Ministry of Sport

Motorsport Australia Unveils Return Strategy

Motorsport Australia has announced its strategy to facilitate a return to competition as the Australian government has started to ease COVID-19 (Coronavirus) restrictions.

The document, titled ‘Return to Race’, details the plan to return all disciplines of motorsport, based on six key principles.

Those principles are government guidelines, good hygiene, social distancing, restriction, monitoring and education, training, and resources.

These covers a range of measures that will be enforced, including not sharing equipment and tools, minimising group catering, avoiding indoor areas, conducting meetings such as drivers’ briefings and media conferences online, limiting personnel, and not allowing people with symptoms, or anyone who has returned from overseas in the past fortnight, at events.

Motorsport Australia CEO, Eugene Arocca, said the strategy has been sent to federal and state and territory governments, with it also determining no spectators will be permitted at motorsport events.

“Motorsport is unlike any other sport,” Arocca said.

“We certainly believe it’s a low-risk sport when it comes to any potential transmission of COVID-19 given that motorsport is conducted outdoors, usually on a large site area.

“However, that doesn’t mean we can just go back to running events as we previously did.

“Return to Race clearly outlines all steps our event organisers, officials and competitors should take to make our events as safe as possible based on the framework put forward by the federal government.

“This strategy outlines the importance of avoiding gatherings or meetings, instead using technology such as Zoom to host drivers’ briefings for example.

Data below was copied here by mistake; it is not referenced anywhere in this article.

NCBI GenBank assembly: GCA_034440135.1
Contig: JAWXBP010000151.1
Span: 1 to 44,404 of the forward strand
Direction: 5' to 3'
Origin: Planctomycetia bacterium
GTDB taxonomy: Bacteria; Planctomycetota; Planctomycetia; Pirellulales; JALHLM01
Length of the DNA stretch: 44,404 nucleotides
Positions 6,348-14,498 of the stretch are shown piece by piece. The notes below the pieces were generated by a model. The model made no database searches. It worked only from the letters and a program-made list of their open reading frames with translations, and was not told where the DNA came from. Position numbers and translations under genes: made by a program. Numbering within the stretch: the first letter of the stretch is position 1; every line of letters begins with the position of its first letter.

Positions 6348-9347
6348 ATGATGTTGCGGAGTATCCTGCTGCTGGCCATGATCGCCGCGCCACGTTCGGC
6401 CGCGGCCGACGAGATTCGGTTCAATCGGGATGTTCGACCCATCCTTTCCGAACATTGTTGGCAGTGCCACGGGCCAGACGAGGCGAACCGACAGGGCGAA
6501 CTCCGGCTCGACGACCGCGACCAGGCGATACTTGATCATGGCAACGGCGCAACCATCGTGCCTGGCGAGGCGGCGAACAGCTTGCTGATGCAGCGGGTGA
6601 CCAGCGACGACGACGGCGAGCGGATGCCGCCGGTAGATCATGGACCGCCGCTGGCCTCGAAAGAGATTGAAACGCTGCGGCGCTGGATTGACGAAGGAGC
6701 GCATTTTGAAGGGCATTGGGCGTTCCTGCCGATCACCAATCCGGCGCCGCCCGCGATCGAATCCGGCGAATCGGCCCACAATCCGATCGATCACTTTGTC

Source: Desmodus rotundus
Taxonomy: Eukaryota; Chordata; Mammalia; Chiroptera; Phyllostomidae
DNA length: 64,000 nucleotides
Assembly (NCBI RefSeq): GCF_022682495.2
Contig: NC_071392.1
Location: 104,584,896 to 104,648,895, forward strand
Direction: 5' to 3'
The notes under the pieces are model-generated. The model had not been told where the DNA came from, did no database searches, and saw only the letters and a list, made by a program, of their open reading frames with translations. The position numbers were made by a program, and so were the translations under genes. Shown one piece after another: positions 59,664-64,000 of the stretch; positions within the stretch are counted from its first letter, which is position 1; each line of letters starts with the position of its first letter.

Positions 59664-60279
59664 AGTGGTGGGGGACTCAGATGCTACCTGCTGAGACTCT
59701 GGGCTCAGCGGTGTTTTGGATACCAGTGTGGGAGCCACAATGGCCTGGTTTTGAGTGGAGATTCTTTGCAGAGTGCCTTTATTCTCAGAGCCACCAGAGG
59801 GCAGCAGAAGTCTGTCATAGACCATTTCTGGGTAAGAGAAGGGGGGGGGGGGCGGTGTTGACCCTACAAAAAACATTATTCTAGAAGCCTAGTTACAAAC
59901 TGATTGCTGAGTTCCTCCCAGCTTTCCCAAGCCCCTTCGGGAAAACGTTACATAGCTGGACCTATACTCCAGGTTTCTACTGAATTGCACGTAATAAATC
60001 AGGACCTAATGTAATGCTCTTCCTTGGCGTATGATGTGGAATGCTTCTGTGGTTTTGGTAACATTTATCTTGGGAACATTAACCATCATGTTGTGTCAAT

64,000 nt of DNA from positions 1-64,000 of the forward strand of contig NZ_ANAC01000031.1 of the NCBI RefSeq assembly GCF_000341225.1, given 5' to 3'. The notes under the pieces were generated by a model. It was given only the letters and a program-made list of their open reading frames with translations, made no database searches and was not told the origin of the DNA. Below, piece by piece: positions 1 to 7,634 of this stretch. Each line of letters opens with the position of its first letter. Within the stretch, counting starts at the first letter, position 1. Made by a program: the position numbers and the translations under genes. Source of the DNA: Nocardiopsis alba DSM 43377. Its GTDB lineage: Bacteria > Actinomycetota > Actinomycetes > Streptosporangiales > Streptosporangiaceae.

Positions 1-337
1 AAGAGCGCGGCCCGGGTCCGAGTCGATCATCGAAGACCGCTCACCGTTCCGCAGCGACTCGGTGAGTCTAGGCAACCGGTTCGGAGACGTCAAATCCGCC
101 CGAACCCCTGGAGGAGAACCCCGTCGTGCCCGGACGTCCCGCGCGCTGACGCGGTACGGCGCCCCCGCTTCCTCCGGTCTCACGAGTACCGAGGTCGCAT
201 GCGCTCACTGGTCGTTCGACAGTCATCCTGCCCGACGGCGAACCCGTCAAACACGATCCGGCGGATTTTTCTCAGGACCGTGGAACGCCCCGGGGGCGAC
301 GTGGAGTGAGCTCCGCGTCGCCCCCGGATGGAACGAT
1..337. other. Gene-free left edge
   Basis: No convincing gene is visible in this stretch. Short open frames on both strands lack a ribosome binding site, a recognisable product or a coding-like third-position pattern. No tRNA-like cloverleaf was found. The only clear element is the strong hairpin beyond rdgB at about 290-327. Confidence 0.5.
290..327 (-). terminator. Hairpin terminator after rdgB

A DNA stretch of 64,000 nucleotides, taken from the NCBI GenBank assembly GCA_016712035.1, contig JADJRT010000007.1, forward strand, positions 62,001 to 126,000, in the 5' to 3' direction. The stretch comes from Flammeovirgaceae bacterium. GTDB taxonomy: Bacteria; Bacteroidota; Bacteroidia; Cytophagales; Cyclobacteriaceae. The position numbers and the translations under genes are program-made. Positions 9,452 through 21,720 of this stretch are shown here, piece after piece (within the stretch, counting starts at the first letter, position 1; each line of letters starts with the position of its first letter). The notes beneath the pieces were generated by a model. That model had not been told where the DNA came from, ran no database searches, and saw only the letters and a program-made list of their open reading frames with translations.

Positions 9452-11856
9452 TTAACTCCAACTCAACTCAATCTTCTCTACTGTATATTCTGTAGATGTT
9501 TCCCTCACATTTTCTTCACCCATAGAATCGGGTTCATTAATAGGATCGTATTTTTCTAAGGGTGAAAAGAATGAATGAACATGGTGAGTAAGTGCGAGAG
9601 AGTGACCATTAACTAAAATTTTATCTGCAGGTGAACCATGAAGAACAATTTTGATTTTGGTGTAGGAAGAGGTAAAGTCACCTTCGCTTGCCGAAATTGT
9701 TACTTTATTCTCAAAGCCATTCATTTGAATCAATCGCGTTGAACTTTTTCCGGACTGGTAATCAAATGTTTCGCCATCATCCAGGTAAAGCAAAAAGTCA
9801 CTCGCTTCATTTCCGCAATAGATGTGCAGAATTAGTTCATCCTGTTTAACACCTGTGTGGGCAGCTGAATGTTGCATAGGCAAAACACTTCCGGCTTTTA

“We’re also providing other key steps that event organisers, officials and competitors need to take to ensure everyone’s health and safety, depending on their role,” he said.

While this plan is a solid step to bringing back Australian motorsport, there are still no proposed return to action dates locked in, despite the Northern Territory allowing motor racing to resume from this Friday.

With strict border restrictions still in place in Queensland, the Northern Territory, South Australia and Western Australia, the Supercars national championship will need to wait for the easing of such restrictions before competition can be resumed.

“While drivers may be ‘cocooned’ in their vehicles when on track or on a stage, there are obviously many other things that need to be considered before an event can go ahead,” Arocca said.

“This includes understanding how to manage a busy pit lane, scrutineering and of course our managing officials scattered across an event site who often need to work in small groups.

“The Return to Race document addresses those concerns to ensure event organisers are aware of their responsibilities,” he said.

The document also indicates Motorsport Australia will have a dedicated COVID-19 Checker required at every event to make sure the guidelines are being strictly adhered to.

Joshua Hodson

Joshua Hodson